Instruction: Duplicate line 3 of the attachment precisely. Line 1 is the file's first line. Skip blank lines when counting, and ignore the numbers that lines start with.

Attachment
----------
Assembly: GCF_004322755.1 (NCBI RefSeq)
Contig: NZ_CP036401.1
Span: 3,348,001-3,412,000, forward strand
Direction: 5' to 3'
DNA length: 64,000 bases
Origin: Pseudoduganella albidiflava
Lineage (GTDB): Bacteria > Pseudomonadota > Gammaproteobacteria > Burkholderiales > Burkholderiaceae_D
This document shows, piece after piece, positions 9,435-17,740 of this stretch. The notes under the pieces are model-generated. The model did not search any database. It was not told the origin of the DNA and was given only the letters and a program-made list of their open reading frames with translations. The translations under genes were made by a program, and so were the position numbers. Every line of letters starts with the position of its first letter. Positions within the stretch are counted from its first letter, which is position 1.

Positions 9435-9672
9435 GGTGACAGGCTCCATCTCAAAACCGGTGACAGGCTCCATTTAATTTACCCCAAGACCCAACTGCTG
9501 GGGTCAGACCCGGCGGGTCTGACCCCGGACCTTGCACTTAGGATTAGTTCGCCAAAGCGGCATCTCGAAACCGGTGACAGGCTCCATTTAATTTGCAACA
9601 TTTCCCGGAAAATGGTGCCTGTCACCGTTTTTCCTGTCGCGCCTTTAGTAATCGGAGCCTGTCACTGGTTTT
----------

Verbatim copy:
Span: 3,348,001-3,412,000, forward strand